It is obvious that these day of grant applications are not being very productive from the scientific point of view, since the only posts I can think of are based on the movies I watch to relax at the end of the day. So, let us take advantage of this and analyse in a new series of posts the cinematographic history of the most prominent creature in archaeological films: the Egyptian mummy.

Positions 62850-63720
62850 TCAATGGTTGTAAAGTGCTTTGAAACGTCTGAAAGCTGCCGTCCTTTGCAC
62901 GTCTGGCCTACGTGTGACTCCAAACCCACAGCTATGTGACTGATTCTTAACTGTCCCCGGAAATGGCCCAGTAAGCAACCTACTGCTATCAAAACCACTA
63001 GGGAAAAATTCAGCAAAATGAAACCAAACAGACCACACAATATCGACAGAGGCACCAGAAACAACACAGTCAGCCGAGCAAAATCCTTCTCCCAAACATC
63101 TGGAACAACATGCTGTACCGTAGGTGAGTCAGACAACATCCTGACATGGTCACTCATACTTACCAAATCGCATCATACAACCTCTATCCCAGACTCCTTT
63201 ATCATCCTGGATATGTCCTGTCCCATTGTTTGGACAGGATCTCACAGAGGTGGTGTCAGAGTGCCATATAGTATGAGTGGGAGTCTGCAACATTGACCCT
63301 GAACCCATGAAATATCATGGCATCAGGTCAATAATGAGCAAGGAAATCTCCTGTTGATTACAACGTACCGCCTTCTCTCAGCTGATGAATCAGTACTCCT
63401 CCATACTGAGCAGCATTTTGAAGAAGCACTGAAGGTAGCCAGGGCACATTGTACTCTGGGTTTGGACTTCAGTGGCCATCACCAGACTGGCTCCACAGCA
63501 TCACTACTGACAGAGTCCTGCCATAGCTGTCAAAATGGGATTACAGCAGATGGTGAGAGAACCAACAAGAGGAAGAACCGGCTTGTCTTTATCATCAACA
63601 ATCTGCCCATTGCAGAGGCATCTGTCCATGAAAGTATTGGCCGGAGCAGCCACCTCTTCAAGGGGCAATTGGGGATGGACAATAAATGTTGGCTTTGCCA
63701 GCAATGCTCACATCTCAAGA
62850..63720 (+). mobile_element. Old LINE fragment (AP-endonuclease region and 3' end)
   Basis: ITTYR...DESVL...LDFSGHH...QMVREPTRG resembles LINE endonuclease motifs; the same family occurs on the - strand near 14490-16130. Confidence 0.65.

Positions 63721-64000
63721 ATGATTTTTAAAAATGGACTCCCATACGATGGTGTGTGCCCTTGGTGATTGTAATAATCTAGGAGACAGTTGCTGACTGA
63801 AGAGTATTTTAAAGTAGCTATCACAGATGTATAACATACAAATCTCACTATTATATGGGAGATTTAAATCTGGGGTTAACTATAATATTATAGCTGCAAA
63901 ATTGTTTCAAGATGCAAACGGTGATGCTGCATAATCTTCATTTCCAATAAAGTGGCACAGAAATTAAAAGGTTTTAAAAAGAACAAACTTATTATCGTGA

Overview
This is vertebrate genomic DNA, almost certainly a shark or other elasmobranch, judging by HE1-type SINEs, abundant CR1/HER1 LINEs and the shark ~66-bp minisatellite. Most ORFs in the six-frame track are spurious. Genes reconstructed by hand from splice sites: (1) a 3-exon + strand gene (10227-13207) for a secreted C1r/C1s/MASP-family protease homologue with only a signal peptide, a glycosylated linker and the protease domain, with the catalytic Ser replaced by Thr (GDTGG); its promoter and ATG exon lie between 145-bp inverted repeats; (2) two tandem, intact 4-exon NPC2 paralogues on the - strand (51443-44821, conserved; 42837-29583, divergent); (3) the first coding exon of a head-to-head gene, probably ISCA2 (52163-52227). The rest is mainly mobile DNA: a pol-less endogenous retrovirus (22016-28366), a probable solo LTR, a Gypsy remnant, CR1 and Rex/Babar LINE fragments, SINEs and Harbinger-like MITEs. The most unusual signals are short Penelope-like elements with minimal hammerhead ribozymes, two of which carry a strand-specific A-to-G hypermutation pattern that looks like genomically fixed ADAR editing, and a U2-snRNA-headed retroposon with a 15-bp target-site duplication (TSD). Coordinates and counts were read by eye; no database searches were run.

Almost all films I am going to review in the following weeks share a some common traits and leitmotifs, regardless of the story they tell. And this is indeed a very interesting point, because these traits have greatly influenced the vision society has of archaeology and, at the same time, demonstrates how society has not moved much on how non-western cultures are perceived, despite some of these traits are, to say the least, not comfortable at all. Why is the mummy, and not any of the other monsters of the rich mythologies of the Mediterranean, the most successful cinematographic creature? Many will think that Tutankhamen is the culprit, but as we will see soon, he is a surprisingly late guest on this story. The mummy has worked better than, let us say, the Cyclops, because it is from “a far away land”, it is exotic, which is basically the same thing that saying it is not white. The peplum genre, even in the cases where mythology plays an important role (see my post on Jason and the Argonauts), tends to look for more historical, hence more “real” narratives in their movies. Egypt is a far away land covered in mystery, where superstition tries to prevent the triumph of science and order, of enlightenment, this is, of the white archaeologists working in excavations.